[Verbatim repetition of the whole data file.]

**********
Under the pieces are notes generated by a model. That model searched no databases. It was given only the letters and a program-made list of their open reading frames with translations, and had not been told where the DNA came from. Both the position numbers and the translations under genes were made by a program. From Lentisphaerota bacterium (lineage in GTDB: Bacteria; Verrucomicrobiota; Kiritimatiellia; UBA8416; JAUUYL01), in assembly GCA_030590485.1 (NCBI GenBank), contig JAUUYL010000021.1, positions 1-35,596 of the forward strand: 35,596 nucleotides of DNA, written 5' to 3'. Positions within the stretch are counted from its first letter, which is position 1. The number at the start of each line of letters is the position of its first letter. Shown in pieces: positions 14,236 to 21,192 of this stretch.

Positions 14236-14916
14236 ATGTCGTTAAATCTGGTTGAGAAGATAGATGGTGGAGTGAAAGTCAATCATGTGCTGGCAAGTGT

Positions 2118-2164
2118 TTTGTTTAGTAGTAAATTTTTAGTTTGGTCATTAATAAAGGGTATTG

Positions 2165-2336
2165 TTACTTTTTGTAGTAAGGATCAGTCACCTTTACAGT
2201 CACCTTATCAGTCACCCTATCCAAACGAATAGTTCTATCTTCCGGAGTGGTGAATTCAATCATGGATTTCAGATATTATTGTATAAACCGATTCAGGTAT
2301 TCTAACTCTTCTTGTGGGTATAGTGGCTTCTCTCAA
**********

Under the pieces are notes generated by a model. That model searched no databases. It was given only the letters and a program-made list of their open reading frames with translations, and had not been told where the DNA came from. Both the position numbers and the translations under genes were made by a program. From Lentisphaerota bacterium (lineage in GTDB: Bacteria; Verrucomicrobiota; Kiritimatiellia; UBA8416; JAUUYL01), in assembly GCA_030590485.1 (NCBI GenBank), contig JAUUYL010000021.1, positions 1-35,596 of the forward strand: 35,596 nucleotides of DNA, written 5' to 3'. Positions within the stretch are counted from its first letter, which is position 1. The number at the start of each line of letters is the position of its first letter. Shown in pieces: positions 14,236 to 21,192 of this stretch.

Positions 14236-14916
14236 ATGTCGTTAAATCTGGTTGAGAAGATAGATGGTGGAGTGAAAGTCAATCATGTGCTGGCAAGTGT

Positions 2118-2164
2118 TTTGTTTAGTAGTAAATTTTTAGTTTGGTCATTAATAAAGGGTATTG

Positions 2165-2336
2165 TTACTTTTTGTAGTAAGGATCAGTCACCTTTACAGT
2201 CACCTTATCAGTCACCCTATCCAAACGAATAGTTCTATCTTCCGGAGTGGTGAATTCAATCATGGATTTCAGATATTATTGTATAAACCGATTCAGGTAT
2301 TCTAACTCTTCTTGTGGGTATAGTGGCTTCTCTCAA